Protozoa are abundant and common everywhere, found in ponds, lakes, rivers, oceans, soils and inside the human body. In the last case, that can be bad news since some species are parasitical and cause disease. Malaria, giardiasis, Leishmaniasis and dysentery are all examples of diseases involving protozoa, often transmitted to humans by the bite of a parasite-carrying insect.
Ciliates are frequently used to study basic mechanisms in evolution because they replicate both asexually and through sexual reproduction.
Asexual reproduction occurs by binary fission: The micronucleus undergoes mitosis and the macronucleus elongates and splits in half. The cell then divides in two. Both new cells have a copy of the micronucleus and macronucleus.
In sexual reproduction, genetic material is exchanged, called conjugation, between two organisms of different mating types. (Mating types is akin to gender but, in the case of ciliates, the number of mating types exceeds two.) Conjugation occurs when food is rare. Two cells form a bridge between their cytoplasms, their micronuclei undergo meiosis, macronuclei disappear and the haploid micronuclei are exchanged over the bridge. The cells then separate, form new macronuclei from their micronuclei, and divide to create four new cells.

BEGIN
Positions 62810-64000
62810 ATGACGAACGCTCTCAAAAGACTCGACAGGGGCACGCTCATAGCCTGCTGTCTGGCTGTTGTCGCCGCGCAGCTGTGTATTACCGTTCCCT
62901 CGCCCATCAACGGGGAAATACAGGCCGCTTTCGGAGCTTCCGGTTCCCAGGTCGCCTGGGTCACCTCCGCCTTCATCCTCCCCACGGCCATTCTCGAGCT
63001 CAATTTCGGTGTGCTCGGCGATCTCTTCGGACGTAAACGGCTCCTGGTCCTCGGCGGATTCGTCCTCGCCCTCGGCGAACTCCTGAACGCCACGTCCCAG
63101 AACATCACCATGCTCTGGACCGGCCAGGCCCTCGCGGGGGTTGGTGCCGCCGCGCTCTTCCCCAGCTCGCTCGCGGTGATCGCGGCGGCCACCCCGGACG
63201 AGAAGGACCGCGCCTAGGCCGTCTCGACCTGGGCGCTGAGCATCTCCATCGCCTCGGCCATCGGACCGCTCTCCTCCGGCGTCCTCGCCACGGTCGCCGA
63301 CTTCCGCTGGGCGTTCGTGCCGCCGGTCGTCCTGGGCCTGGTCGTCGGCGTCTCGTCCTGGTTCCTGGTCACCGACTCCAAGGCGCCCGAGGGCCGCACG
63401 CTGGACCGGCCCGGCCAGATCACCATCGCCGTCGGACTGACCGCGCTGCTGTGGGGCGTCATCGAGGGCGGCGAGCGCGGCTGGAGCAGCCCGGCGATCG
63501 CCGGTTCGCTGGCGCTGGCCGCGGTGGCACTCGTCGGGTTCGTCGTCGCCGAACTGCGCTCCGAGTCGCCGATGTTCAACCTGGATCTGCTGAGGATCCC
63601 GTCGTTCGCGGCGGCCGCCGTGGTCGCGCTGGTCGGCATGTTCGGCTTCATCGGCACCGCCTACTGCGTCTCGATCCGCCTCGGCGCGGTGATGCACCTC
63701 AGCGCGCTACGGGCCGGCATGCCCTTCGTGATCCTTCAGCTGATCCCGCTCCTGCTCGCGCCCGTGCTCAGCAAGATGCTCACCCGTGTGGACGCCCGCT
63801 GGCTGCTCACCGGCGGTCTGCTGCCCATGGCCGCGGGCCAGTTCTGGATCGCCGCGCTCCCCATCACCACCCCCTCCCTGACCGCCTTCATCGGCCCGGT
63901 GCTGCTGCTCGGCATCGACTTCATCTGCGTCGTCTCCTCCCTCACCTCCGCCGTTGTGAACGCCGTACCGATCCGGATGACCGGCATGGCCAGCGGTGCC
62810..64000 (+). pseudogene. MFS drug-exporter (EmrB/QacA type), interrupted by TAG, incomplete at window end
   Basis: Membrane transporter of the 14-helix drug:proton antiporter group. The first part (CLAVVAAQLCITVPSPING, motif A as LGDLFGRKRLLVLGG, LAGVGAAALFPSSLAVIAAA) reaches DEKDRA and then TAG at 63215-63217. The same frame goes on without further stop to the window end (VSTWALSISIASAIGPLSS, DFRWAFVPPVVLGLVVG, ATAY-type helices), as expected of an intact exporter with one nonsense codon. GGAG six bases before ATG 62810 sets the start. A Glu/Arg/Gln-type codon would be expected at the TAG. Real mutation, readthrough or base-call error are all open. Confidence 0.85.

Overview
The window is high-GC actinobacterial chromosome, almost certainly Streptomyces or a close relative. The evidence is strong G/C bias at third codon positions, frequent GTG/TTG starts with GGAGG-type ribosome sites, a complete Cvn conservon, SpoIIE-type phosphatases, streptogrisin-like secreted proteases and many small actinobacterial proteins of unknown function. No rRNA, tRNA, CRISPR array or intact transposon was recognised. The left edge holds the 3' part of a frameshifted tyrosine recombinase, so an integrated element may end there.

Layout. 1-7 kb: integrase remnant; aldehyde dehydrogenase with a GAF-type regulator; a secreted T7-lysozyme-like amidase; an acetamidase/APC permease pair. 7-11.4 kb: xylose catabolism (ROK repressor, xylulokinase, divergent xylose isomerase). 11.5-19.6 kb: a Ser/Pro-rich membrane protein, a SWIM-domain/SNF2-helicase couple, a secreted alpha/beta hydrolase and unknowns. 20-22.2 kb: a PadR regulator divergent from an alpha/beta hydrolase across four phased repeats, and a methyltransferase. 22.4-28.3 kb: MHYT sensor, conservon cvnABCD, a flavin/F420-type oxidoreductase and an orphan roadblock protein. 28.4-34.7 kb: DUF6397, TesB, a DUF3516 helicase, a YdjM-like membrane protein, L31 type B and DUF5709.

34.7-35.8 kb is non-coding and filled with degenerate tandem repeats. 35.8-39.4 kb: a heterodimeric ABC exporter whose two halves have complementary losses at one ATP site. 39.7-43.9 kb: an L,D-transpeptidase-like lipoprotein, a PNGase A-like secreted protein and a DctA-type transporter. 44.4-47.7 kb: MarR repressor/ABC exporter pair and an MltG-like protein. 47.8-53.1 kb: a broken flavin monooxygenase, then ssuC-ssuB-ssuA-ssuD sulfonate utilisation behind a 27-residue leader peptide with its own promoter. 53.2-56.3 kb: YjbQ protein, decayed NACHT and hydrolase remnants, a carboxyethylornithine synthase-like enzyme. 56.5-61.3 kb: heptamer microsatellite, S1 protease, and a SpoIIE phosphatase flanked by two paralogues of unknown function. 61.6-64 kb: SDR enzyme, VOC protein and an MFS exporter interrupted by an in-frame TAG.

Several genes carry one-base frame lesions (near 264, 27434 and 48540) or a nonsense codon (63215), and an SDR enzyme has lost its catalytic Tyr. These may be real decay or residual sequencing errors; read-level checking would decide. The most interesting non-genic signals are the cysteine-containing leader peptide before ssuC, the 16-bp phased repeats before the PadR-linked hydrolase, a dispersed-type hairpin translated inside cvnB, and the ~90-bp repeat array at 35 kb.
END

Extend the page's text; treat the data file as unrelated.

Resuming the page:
Pretty complicated for a critter measuring less than two millimeters (the thickness of a nickel) in length.

ucsdhealthsciences:

Hair and there

Ciliated protozoa, like these captured by Dylan Burnette of the National Institute of Child Health and Human Development using a confocal microscope (magnified 1,700X), are a diverse group of complex, single-celled organisms characterized by superficial hair-like organelles that they undulate to move themselves along. (Other motile protists have tails or false feet.)

Protozoa are abundant and common everywhere, found in ponds, lakes, rivers, oceans, soils and inside the human body. In the last case, that can be bad news since some species are parasitical and cause disease. Malaria, giardiasis, Leishmaniasis and dysentery are all examples of diseases involving protozoa, often transmitted to humans by the bite of a parasite-carrying insect.

Ciliates are frequently used to study basic mechanisms in evolution because they replicate both asexually and through sexual reproduction.

Asexual reproduction occurs by binary fission: The micronucleus undergoes mitosis and the macronucleus elongates and splits in half. The cell then divides in two. Both new cells have a copy of the micronucleus and macronucleus.

In sexual reproduction, genetic material is exchanged, called conjugation, between two organisms of different mating types. (Mating types is akin to gender but, in the case of ciliates, the number of mating types exceeds two.) Conjugation occurs when food is rare. Two cells form a bridge between their cytoplasms, their micronuclei undergo meiosis, macronuclei disappear and the haploid micronuclei are exchanged over the bridge. The cells then separate, form new macronuclei from their micronuclei, and divide to create four new cells.